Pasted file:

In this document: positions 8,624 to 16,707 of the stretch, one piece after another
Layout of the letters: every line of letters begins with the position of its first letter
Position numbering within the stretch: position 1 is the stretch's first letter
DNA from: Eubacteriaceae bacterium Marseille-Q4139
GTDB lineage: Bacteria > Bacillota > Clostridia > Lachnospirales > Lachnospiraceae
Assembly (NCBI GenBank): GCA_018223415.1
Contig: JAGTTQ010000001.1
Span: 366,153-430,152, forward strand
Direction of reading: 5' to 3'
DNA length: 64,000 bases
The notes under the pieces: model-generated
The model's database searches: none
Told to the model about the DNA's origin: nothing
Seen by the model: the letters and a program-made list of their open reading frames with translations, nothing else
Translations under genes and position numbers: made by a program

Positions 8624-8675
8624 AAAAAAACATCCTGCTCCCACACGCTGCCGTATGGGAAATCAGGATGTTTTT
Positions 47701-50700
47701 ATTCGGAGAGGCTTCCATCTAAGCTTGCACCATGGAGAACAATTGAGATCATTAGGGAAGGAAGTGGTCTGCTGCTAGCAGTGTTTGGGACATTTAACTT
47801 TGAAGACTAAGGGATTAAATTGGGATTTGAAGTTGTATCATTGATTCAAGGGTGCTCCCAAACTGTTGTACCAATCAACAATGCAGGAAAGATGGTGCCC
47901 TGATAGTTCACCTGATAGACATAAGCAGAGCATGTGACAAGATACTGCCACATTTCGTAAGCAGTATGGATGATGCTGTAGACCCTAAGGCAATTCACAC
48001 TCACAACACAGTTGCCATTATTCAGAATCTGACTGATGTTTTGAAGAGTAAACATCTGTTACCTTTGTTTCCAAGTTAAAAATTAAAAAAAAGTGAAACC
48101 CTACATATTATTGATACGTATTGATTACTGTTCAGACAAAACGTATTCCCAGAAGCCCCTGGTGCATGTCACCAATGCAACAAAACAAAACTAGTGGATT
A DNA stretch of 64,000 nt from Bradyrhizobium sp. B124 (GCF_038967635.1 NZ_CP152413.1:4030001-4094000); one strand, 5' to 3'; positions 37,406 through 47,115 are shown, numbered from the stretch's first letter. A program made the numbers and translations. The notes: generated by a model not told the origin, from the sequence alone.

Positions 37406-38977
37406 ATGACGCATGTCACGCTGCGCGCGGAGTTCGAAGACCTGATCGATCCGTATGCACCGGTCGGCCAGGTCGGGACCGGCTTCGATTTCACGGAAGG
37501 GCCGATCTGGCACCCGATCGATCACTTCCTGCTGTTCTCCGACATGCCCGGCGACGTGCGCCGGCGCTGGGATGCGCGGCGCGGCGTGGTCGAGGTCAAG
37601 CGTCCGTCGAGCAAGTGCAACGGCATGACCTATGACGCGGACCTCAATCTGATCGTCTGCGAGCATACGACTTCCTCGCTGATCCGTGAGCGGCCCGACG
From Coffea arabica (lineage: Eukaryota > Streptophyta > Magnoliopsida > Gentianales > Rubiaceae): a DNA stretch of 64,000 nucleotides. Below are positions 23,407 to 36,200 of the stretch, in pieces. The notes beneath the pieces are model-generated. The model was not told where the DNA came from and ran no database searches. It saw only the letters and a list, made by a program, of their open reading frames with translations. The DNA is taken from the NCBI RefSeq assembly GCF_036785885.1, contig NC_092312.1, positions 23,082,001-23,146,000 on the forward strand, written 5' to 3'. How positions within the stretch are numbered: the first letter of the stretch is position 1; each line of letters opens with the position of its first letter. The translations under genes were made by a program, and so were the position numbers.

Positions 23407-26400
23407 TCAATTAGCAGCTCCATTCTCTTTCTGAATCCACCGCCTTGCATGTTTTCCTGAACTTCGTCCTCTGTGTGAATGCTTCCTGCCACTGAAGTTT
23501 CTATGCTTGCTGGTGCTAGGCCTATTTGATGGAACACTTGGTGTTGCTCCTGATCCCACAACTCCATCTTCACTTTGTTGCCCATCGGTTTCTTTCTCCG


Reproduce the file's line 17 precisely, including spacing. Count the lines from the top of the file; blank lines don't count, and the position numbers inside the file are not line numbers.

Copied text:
8624 AAAAAAACATCCTGCTCCCACACGCTGCCGTATGGGAAATCAGGATGTTTTT